Helen Mary (May) Gaskell (1853-1940) was the last and, with the possible exception of her friend Frances Horner, the most important of the young women with whom Burne-Jones formed romantic but platonic relationships in later life. The daughter of the Rev. David Melville, a canon of Worcester Cathedral, she met the artist through Frances Horner in the early 1890s, and despite their difference in age, Burne-Jones being twenty years May's senior, they were soon on intimate terms. On the one hand, May could share Burne-Jones's artistic and literary interests; on the other, neither was happily married. Burne-Jones's relationship with his wife Georgie, for all her loyalty and devotion, had never quite recovered from his affair with Maria Zambaco in the late 1860s, while May's marriage to Captain Henry Gaskell, contracted in 1873, was a pairing of such different temperaments that ultimately the couple were to more or less live apart. Here, then, was fertile ground for mutual confidences, and Burne-Jones would often write to May as many as five times a day.
May was the mistress of a large London house at Marble Arch (on the site of the present Cumberland Hotel) and had two houses in the country. She also had three children, of whom the oldest, Amy, was the subject of one of Burne-Jones's most haunting portraits, exhibited at the New Gallery in 1894 (Lloyd Webber Collection). Her relationship with Burne-Jones, though long known in outline to students of the artist, was analysed in detail by her great-granddaughter Josceline Dimbleby in A Profound Secret: May Gaskell, her Daughter Amy, and Edward Burne-Jones, published earlier this year. To mark the book's appearance an exhibition of pictures, letters and memorabilia was held at Leighton House, Kensington. Lots 137-139 were all included.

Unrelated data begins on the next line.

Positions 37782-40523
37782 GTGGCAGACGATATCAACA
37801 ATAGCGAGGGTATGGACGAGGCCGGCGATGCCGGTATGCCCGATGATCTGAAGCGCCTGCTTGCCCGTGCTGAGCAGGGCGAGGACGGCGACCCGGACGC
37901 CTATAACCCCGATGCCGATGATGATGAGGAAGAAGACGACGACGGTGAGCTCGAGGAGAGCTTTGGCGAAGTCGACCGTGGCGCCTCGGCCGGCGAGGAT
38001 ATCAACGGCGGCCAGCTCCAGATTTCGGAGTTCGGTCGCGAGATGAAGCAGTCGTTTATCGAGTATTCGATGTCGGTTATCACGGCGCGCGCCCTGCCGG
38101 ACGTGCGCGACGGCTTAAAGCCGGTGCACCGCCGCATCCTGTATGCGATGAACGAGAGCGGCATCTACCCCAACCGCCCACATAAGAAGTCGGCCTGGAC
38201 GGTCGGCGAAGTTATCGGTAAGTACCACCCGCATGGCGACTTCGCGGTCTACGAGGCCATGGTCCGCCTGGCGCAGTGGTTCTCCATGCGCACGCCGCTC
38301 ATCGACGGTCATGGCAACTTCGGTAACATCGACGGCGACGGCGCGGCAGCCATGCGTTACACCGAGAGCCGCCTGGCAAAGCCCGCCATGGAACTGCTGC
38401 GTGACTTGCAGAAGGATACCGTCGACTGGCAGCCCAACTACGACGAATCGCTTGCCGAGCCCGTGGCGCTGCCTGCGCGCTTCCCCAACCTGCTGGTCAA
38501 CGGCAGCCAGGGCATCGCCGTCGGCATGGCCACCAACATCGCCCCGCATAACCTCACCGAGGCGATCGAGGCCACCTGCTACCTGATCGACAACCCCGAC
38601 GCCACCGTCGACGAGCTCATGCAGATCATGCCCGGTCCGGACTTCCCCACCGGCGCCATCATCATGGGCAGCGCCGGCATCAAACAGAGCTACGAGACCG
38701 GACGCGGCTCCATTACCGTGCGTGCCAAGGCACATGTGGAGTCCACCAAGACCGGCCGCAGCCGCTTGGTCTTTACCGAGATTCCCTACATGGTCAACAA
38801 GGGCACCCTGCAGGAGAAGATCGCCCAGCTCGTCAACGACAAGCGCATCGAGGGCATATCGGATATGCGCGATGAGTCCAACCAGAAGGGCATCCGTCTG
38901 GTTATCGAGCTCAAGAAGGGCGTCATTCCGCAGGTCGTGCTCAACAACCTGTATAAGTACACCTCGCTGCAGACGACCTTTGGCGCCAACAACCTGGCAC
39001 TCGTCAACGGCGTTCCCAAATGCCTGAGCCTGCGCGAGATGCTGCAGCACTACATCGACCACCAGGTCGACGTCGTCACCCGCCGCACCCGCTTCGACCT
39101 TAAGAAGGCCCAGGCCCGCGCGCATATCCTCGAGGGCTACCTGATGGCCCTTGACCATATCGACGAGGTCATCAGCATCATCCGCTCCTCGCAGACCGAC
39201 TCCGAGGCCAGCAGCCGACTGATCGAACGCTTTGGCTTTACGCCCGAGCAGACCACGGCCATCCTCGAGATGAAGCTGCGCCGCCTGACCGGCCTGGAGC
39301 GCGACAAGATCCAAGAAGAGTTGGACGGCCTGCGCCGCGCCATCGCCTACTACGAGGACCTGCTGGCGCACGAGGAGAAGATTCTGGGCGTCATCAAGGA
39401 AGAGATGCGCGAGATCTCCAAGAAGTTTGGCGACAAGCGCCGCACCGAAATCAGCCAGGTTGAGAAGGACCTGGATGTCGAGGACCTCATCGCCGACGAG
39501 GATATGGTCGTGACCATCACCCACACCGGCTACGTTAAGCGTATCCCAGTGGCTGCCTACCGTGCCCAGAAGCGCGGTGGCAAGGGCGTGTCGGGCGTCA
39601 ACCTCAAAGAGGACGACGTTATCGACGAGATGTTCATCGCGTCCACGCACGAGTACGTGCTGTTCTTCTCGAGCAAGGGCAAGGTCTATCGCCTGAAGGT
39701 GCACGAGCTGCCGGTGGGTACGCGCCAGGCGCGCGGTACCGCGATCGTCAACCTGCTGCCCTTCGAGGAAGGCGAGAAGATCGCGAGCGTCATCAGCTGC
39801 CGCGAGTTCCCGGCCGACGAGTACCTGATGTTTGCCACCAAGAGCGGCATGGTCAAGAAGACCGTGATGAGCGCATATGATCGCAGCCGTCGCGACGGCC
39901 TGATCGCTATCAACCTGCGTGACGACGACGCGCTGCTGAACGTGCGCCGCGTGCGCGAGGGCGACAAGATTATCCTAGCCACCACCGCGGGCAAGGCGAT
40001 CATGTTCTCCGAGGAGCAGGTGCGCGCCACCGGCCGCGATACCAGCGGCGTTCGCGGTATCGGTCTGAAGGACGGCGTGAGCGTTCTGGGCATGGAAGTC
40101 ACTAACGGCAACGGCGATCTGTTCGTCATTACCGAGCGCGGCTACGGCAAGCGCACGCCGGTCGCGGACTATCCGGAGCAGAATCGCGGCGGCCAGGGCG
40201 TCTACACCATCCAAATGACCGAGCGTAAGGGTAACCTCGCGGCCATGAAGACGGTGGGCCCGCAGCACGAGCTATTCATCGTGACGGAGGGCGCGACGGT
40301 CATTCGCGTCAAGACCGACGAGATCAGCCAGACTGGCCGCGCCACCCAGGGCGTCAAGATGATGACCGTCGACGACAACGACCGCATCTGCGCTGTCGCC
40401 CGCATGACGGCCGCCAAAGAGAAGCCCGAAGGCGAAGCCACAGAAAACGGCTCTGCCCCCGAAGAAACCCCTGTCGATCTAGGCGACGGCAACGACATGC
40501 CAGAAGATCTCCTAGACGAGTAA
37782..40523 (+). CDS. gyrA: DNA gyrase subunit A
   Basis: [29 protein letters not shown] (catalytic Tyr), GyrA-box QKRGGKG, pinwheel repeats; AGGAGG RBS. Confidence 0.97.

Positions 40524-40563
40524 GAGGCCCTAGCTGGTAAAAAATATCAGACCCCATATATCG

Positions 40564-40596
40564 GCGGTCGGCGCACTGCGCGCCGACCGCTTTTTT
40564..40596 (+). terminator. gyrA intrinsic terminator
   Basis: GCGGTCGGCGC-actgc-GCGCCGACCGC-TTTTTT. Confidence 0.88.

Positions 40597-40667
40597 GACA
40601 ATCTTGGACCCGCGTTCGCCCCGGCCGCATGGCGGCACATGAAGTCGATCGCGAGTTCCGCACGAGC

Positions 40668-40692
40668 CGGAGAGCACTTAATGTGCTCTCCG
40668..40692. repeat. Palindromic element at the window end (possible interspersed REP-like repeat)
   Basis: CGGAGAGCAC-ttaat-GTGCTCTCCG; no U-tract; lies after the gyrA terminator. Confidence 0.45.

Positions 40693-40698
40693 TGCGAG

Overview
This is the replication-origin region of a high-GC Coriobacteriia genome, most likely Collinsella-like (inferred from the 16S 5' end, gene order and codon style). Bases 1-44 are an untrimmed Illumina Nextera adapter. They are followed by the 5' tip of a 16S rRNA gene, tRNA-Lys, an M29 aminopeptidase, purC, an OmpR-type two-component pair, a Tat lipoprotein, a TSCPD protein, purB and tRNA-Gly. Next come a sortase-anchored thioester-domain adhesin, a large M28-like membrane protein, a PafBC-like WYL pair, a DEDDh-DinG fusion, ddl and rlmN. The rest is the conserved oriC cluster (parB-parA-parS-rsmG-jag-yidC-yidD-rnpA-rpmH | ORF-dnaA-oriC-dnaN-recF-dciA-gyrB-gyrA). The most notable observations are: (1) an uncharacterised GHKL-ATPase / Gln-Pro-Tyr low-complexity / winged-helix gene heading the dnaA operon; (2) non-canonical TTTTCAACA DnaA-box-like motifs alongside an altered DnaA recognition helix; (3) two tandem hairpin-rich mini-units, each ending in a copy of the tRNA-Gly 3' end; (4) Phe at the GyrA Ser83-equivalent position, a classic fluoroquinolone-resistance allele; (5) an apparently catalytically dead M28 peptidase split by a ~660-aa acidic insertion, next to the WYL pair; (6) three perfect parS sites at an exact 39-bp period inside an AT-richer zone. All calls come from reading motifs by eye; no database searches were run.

The present drawings are typical of those that so often illustrate Burne-Jones's letters to May. Perhaps best described as affectionate caricatures, they show her working on an embroidery as she reclines or sits up in bed. May was an accomplished needlewoman, as lot 139 shows.
Burne-Jones's instructions to May to burn his letters is typical. This is a constant refrain, and in later life she did destroy some of them or make excisions. However, she could never bring herself to sacrifice them all, which is why we know so much about the love-affair today.